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Minority Characters

Discussion in 'Sesame Street' started by Hays, Oct 14, 2005.

  1. Hays New Member

    Right - Mel could work, but again, he's not on the street, and not around anymore. Plus he's "translated" by another monster, which doesn't have the same effect.

    I'd prefer how the Two-headed Monster speaks a kind of monster version of "spanglish," where there's an English word here or there, but lots of gestures and expression.

    But even easier than all this is for Alan to show some of his heritage, whatever it may be (or what SS decides it is.)
  2. Ilikemuppets New Member

    They don't have to shove something down people's throat, but they can talk auout it. But they can also explain that that doesn't mean that you can't be friends or still like somebody because of it.

    The main objective of Sesame Street is not lossed by disscussing ethnic issues, because the world is more connected to each other then it has ever been in any point in history, and it is a required part of the educational curriculum for children at a young age to know what is going on in the world around them, in which they live.

    By learing about issues and conditions in other countries, children have even been able to help people in other countries. Communication and the understanding of internntional boundries is much of the way the work world opperates today.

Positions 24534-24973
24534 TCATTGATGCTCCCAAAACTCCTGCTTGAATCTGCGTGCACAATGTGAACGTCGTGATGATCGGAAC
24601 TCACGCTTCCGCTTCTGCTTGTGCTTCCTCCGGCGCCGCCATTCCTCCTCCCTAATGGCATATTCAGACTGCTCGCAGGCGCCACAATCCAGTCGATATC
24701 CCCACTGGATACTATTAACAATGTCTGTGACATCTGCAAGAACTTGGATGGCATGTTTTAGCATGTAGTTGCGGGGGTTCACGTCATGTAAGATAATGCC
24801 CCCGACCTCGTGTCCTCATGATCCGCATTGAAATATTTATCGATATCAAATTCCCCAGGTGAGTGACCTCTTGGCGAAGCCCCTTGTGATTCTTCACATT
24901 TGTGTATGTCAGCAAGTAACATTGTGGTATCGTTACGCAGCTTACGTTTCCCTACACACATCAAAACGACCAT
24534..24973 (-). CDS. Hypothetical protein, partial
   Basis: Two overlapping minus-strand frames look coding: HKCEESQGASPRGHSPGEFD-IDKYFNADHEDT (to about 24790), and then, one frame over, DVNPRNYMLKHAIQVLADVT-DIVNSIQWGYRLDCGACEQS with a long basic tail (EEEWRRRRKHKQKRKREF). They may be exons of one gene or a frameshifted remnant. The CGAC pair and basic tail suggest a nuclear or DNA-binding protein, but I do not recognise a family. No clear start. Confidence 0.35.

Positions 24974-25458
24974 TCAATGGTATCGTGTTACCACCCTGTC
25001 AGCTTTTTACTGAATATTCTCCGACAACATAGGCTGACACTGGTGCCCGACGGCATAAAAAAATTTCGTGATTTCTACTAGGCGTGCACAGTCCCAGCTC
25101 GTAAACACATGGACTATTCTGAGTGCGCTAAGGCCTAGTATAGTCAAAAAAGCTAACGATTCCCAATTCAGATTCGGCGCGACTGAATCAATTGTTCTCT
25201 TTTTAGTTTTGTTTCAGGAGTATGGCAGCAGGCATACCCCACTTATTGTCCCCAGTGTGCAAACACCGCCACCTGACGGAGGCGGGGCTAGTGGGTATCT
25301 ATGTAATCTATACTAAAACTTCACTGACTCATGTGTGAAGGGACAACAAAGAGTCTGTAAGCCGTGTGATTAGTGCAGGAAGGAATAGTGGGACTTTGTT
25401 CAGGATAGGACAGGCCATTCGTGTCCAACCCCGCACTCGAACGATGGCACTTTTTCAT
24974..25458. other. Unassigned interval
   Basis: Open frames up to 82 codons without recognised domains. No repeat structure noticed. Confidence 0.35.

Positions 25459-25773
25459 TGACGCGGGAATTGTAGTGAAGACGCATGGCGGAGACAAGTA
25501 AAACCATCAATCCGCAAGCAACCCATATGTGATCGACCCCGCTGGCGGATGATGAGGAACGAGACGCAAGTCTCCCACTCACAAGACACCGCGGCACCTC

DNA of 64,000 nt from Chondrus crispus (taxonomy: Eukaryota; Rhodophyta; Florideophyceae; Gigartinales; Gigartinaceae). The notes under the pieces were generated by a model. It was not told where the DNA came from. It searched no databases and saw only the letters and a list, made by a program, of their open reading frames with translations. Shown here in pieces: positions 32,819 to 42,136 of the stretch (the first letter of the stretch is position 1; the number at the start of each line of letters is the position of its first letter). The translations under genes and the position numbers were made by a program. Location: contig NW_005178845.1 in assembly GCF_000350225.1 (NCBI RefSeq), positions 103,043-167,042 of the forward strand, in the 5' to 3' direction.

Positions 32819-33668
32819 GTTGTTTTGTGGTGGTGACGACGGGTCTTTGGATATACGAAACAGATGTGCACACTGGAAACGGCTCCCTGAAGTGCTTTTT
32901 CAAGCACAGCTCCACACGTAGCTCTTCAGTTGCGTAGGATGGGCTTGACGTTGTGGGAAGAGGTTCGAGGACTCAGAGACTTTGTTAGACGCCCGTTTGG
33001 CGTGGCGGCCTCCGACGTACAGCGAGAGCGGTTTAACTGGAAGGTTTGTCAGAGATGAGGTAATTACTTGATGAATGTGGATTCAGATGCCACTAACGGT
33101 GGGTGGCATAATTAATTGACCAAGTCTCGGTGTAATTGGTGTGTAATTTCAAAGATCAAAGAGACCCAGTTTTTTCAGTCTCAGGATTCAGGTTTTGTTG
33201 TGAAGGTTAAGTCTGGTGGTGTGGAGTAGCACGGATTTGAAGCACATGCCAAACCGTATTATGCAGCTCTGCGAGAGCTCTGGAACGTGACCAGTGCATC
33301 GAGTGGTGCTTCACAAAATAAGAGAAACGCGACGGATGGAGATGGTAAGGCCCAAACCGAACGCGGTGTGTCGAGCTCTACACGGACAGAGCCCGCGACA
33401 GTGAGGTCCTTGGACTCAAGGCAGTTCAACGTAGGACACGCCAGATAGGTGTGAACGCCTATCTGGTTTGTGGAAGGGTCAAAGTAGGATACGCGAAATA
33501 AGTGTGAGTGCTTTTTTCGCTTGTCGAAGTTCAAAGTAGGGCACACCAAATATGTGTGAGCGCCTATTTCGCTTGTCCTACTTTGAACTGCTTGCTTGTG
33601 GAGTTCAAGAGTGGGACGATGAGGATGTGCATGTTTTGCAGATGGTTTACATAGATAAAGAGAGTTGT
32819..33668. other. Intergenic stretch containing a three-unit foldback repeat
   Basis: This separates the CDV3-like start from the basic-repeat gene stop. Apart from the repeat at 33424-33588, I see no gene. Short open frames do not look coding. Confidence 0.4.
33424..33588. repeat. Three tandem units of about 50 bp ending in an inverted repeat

3. Rosewood New Member

  4. Ilikemuppets New Member

    They still have examples of people with disabilities on the show, even in there are none who are cast members currently at the moment.
  5. BEAR Active Member


    I remember one episode of Elmo's World (might have been the pets one) where all the kids featured who were to answer Dorothy's question were handicapped children in some form.
  6. Ilikemuppets New Member

    It was a family just like any other families in the examples of family, and why are you people singling out this family, what about all of the other familes as well, is anybody intepreting any of them. The didn't say anything about any of the other families either, maybe so they would not pass judgement on any of them.

    The fact of the matter is that they were trying to teach kids that there were many different kinds of families.
  7. Ilikemuppets New Member

    Thank you, thats what I mean Bear, even thow those people aren't there anymore, they still discuss that there are people who are impaired.
  8. BEAR Active Member

    It was never discussed in the segment, it was just there. It didn't have a thing to do with Elmo's topic of the day.
  9. Ilikemuppets New Member

    I know he speaks english, but the count is Transylvanian, and Old Mcdonald is Scottish, and even thow this might not necessarily a minority, some Muppets have a southern accent.
  10. Ilikemuppets New Member